2. Identification and Quantification of Protopine

With the increased research on protopine, there are more and more reports about its identification and quantification. Guo et al. developed a liquid chromatography–electrospray ionization–tandem mass spectrometry (LC-ESI-MS/MS) method, which provided a rapid, accurate and highly selective determination of protopine in rat plasma and tissues protopine [9]. Wang et al. identified protopine from Yuanhu with the help of a comprehensive 2D ATPES-decorated MCF7-CMC/capcell-C18 column/TOFMS system [10]. Other scholars reported that protopine can be identified by the LC-MS/MS with the biosynthetic pathway of isoquinoline alkaloid or the Ultrahigh-performance liquid chromatography–tandem quadrupole Exactive Orbitrap mass spectrometry (UHPLC/Q-Exactive Orbitrap MS) analysis combined with the four-step screening strategy [8,11]. In addition, protopine from the root of Glaucium flavum was quantified using HPLC-DAD method [12]. The concentration of protopine in methanolic extract of Fumaria indica was estimated by high-performance thin-layer chromatography (HPTLC) [13]. Wu et al. identified and quantified the intracellular concentration of protopine in HL-7702 cells by liquid chromatography-tandem mass spectrometry (LC-MS/MS) [14]. Protopine can also be identified and quantified by GC-MS and TLC/GC-MS methods [15,16]. Compared to HPLC-MS or HPLC-NMR, TLC/GC-MS has the advantages of short identification time, low cost of separation, and simple operation. The TLC/GC-MS is more suitable for rapid screening of a large number of small mass samples from plants containing alkaloids [16].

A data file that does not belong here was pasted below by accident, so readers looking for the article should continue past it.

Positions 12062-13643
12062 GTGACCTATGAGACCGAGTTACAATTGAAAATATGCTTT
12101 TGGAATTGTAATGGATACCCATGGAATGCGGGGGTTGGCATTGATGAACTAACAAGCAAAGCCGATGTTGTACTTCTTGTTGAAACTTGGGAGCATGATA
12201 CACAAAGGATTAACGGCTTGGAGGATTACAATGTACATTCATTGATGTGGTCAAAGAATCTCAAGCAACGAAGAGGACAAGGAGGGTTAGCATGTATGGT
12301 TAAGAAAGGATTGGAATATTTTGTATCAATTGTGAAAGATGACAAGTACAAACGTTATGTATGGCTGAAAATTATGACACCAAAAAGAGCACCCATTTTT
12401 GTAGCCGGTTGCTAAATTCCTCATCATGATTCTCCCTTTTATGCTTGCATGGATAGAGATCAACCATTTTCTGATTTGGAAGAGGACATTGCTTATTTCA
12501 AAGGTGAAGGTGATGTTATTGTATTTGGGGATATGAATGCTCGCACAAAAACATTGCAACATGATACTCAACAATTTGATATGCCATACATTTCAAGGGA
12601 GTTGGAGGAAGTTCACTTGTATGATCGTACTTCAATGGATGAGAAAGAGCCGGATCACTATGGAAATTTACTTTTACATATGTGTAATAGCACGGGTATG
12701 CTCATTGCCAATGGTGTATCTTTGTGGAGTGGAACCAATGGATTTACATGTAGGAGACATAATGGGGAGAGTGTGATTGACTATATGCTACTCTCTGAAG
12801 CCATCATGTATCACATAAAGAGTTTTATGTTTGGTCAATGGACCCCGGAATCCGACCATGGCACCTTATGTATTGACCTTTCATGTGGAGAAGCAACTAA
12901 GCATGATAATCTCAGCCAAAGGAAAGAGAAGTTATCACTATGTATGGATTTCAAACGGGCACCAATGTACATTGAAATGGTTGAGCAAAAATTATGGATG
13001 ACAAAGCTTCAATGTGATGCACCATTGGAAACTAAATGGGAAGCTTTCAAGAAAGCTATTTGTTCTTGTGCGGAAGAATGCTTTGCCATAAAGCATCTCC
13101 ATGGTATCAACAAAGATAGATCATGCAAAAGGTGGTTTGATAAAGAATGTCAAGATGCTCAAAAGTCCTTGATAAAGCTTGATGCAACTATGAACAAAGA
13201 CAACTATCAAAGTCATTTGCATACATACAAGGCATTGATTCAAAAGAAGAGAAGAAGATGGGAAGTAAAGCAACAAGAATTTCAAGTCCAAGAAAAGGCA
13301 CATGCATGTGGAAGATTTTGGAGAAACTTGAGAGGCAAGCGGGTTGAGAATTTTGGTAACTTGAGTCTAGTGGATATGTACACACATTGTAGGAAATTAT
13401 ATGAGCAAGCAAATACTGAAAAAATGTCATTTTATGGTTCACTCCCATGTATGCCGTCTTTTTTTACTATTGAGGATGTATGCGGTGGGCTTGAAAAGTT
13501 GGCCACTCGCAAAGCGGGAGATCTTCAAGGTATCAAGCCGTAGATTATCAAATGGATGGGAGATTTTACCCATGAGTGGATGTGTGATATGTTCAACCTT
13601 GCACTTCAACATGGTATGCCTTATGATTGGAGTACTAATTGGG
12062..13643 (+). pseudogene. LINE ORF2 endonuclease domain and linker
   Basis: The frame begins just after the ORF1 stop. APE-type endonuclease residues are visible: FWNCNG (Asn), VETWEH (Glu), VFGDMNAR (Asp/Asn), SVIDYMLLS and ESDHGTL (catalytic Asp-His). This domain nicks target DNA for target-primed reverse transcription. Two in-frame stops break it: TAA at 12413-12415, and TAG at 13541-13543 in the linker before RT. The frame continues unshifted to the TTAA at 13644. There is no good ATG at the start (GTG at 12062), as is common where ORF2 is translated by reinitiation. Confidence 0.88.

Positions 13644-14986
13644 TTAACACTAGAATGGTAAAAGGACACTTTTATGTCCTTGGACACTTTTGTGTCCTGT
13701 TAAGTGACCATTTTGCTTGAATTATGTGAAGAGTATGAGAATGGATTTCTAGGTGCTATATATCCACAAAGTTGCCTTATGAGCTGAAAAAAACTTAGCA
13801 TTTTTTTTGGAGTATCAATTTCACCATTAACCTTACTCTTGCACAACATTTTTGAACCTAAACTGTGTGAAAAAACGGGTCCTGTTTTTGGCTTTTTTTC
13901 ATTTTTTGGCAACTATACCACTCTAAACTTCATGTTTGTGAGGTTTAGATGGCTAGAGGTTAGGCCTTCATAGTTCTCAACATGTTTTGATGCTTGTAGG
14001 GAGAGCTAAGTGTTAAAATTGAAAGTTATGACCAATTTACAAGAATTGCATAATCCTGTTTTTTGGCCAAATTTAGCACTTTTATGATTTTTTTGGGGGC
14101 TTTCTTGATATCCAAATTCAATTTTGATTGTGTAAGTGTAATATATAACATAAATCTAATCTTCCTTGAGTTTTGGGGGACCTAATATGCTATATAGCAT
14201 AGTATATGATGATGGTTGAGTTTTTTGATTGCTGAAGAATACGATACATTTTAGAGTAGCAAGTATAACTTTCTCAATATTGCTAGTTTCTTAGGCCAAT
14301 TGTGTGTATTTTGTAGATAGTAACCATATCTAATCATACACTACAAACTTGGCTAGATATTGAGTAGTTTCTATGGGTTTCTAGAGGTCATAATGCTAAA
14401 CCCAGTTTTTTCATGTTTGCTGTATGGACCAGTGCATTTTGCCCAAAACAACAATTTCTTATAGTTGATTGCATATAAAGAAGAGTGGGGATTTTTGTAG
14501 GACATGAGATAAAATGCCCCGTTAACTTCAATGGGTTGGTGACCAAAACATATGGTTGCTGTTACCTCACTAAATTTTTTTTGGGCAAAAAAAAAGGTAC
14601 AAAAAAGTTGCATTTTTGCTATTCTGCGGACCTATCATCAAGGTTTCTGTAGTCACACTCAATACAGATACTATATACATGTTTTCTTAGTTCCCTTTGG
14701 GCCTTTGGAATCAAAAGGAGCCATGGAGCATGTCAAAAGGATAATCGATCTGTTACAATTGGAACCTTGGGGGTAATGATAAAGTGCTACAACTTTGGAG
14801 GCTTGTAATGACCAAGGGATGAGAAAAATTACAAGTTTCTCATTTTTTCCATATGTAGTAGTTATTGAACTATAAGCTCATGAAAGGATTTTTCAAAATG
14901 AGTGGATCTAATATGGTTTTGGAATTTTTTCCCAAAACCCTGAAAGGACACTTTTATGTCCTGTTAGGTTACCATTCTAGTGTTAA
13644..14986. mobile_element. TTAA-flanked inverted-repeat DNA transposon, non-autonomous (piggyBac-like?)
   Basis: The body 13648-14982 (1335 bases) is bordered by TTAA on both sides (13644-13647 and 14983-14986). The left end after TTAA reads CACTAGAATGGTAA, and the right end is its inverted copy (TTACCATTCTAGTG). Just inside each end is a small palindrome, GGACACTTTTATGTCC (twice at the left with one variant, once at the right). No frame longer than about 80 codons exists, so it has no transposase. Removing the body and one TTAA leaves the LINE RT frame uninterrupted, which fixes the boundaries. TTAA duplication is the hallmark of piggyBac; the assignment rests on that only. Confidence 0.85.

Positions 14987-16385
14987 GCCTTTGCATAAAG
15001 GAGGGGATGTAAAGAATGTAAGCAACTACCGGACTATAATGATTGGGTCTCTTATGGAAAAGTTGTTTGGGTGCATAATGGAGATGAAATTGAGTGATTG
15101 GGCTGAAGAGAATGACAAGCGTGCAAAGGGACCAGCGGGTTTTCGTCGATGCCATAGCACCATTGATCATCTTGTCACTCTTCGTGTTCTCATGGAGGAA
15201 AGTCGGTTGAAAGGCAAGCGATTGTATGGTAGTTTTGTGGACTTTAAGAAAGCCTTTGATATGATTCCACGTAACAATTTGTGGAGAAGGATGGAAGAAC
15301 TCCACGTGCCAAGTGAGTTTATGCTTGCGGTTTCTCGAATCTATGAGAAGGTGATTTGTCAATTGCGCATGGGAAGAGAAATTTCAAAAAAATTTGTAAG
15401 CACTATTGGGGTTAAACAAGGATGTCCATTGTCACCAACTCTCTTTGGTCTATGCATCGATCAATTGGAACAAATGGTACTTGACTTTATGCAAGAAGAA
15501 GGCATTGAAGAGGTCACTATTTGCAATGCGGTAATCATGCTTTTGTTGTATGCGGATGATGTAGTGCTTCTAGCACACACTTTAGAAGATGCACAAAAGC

3. Metabolism and Pharmacokinetics of Protopine